Ashley: This is Ashley Teague of Remember2019 and today I am here with Arielle Julia Brown, Carlos Sirah, Yazmany Arboleda and Mauricio Salgado to talk about impact.
First, to talk about impact I think you have to talk about the community you are impacting, right? You must identify where the impact would take place before being able to analyze any results. The community that Remember2019 is partnering with is the Black community of the Arkansas Delta, South Phillips County, Arkansas. I am not a member of this community. And I think it is crucial to acknowledge that. To note where I come from in entering this work and conversation. I am a white woman and I do not live here. I have sometimes had trouble assessing impact on this program for that very reason. On this project we talk a lot about cultural specificity, and I believe that to measure impact you have to be working with cultural specificity. It is foolish for someone from outside a community to think they are able to measure impact in someone else’s home, someone else’s neighborhood and culture. That sort of measuring will never be authentic, it is colonizing, and it is just arrogant.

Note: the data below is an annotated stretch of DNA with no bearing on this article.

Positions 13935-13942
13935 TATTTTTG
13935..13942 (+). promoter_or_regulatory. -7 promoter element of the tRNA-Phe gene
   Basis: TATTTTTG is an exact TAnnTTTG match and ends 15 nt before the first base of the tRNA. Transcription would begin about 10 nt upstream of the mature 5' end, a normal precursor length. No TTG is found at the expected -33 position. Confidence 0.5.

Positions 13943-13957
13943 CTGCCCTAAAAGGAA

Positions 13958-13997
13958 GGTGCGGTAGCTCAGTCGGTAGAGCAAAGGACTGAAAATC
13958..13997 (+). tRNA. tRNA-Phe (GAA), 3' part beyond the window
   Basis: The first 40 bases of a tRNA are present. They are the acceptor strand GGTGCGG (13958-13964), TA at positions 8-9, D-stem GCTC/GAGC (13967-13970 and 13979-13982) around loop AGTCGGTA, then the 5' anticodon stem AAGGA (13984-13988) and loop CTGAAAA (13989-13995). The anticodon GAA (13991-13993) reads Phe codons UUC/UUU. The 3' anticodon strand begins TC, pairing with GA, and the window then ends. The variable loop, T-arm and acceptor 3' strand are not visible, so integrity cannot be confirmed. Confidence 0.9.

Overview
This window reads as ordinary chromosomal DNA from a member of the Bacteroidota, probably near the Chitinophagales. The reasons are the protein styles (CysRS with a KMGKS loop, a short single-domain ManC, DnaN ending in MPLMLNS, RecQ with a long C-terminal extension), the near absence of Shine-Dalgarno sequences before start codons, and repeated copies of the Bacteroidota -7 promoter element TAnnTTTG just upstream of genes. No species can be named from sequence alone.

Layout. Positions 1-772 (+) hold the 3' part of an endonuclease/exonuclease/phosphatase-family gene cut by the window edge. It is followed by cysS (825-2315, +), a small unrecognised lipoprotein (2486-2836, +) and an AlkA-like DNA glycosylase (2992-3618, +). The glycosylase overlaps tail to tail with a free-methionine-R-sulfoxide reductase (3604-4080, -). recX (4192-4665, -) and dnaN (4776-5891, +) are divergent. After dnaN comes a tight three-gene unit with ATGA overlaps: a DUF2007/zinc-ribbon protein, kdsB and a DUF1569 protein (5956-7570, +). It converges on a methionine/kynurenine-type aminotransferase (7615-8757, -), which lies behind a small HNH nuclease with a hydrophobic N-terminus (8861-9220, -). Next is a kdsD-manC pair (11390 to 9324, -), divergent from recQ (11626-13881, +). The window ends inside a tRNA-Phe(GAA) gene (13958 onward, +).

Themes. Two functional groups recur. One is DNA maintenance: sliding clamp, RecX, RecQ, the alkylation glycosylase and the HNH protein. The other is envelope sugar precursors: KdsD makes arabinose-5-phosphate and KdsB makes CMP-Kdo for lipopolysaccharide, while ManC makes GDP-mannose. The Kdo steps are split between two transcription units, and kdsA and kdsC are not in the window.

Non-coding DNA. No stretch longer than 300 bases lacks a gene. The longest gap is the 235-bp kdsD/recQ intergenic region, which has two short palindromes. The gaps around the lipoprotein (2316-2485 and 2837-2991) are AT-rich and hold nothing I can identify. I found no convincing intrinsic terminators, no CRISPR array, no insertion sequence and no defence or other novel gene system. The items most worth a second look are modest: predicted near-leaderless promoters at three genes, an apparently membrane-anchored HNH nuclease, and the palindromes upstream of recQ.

Secondly, the word impact, to me, implies assessing change. No, maybe it doesn't always need to mean change, but I do feel there is an implicit assumption of positive change when dealing with “impact” and for me that feels icky in this community. This community is all set. To quote a mentor of mine, Arielle Julia Brown, who was quoting a mentor of hers, this community has technologies toward freedom that they have been using those for a very long time. This community has so much wisdom that I have been extraordinarily humbled and gifted to get to learn from. Impact, as a word, feels one way to me and so I think a better word is value. What value has Remember2019 been to this community? And how has that value had a two-way flow, reciprocity, mutual exchange? I can say, without a doubt, and somewhat selfishly, that I have been incredibly impacted by this work. And I can talk about that more later, if we’re interested.